of tho precs, in tho upper oud of tho 'din
trlct, stating that some. 'tlmo beforo tho
end of ibo year would suit tbelr conven
ience belter, we have changod the tlmo of
holding tho convention from Friday, Jatf-J
utry 3, 1878, to Friday, Decoraber'27, 18fJ.
It is to be hoped that no Inconvenience
This convention Is not to be partisan In
any sense, and a full representation of the
preii of Southern Illinois' it earnestly
solicited, as matters'of tbo groatett Impor
tance to the fraternity 'aro to bo consid
ered. F. R. W.
aiaat ana degrees
It dully perforuie
LirrLt.'ii Livino acib fok 1873.-iT)iU
well, known magazine )feenU lu an Inex
pensive form, coimfdcrlug Its three nud a
iiirler tliousauu large paycn or reading
nmtter'u year, WjtU frvWbueHN, owing to Its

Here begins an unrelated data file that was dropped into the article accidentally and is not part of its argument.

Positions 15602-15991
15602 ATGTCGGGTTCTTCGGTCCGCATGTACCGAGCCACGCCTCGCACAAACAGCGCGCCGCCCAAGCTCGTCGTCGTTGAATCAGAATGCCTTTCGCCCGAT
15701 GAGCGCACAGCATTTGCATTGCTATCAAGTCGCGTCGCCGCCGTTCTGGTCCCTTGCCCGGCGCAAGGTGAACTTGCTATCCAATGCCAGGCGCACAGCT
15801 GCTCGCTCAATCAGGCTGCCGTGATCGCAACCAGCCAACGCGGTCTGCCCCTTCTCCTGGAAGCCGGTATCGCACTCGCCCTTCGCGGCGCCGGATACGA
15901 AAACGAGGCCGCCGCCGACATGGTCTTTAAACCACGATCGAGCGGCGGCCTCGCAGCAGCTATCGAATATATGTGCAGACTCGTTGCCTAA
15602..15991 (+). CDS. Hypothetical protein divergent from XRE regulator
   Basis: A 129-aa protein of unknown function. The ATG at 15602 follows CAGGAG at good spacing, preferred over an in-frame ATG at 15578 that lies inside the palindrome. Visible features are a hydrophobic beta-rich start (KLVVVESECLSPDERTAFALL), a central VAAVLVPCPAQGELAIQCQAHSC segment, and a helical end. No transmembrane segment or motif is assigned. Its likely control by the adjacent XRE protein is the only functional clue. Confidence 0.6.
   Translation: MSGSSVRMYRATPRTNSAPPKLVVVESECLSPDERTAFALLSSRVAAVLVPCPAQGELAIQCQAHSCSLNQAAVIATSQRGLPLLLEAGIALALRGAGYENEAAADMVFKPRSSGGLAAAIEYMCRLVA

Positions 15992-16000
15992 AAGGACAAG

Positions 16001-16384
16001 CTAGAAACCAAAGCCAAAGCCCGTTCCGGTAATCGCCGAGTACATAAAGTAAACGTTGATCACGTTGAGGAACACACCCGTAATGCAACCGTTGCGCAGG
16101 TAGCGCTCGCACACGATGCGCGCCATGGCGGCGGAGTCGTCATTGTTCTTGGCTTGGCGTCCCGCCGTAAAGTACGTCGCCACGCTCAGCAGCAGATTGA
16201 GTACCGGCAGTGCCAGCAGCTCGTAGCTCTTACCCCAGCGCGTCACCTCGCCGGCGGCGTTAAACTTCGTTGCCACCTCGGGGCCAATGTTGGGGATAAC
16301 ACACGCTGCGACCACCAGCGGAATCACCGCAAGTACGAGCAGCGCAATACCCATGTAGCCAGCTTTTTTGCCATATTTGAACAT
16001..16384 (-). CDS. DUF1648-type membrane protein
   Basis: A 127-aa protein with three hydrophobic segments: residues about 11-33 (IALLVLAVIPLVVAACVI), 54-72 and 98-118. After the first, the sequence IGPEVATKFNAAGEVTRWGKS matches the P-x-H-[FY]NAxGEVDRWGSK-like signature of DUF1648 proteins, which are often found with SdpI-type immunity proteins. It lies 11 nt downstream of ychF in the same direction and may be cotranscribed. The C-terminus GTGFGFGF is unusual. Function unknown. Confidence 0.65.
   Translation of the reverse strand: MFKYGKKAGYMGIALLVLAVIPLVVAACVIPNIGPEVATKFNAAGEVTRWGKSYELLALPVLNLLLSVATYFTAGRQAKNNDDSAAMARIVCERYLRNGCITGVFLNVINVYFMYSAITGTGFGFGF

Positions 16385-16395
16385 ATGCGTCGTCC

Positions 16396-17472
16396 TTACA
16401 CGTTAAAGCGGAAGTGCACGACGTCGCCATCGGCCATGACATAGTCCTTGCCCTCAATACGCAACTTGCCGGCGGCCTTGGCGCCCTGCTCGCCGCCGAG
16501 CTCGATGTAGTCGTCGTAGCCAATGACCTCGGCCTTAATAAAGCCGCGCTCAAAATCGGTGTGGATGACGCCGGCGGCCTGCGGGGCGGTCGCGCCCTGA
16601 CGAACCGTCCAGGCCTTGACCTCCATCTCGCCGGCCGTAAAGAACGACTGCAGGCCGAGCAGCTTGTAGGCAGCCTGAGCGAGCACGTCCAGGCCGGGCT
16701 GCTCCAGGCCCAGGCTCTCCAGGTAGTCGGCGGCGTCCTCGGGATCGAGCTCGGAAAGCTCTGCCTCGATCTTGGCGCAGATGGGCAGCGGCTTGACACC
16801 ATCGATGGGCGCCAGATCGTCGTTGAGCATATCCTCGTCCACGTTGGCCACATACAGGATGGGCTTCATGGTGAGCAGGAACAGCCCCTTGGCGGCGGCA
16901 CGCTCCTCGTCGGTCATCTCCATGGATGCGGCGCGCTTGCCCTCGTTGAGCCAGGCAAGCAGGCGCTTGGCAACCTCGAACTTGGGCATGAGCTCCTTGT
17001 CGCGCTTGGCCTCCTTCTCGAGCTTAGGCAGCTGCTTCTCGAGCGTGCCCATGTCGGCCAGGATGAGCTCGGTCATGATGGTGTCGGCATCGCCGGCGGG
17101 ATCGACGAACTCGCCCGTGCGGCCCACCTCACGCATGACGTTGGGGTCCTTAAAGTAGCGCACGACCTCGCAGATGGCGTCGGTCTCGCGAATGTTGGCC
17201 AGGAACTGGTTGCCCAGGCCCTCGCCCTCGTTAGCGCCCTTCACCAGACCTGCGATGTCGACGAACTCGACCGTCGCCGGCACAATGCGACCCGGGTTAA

weekly usue: tn ! with a satltlactory com.
pletenetHatteinpted'by'uo' other publication,
Hie abmen ety na reviews, the bent se
rial and short stories the Itiiest sketches and
poems, aud the mon valuable, blouraphkal,
Idstorlcal, political udsQleiitlllo infonnatlbn
frpwitbe enUre, body o( foreign periodical
luerauin;, , ,
aiuoiii: tiie autlnguulied aulhpm lately
irepresented in ltt ues pre Matll)cw M-
v.uv numuev. ut-oree Macuouiui
Hiss ThacVeray.Max MuIler,Krl Wlnd.Prof
ijrnoiu,Bir tiobert Lytton, Prof. Huxley,
James Anthony Fronde, Jean Ingelow, Thd
Duieot Argyll, Prime Minister Uladstonc,
Mist Mulock, Eickmann-Chatrian, Arthur
Helpt, FrlU Iteuter, Julia Kavansgh, Teu
nytou, Browulnif, tte., etc.
The convention root at tho court houie
in Paris, Tennessee, at 1 p.m., December
17, 1873, pursuant to the call of tho torn,
porary committee for Henry county, and
Gen. J. D. O. Atkins, chairman of that
committee, called the rrteeting to order
and delivered a short addrost of welcome.
Hon. 11. A. Netle of Mayfield, Ken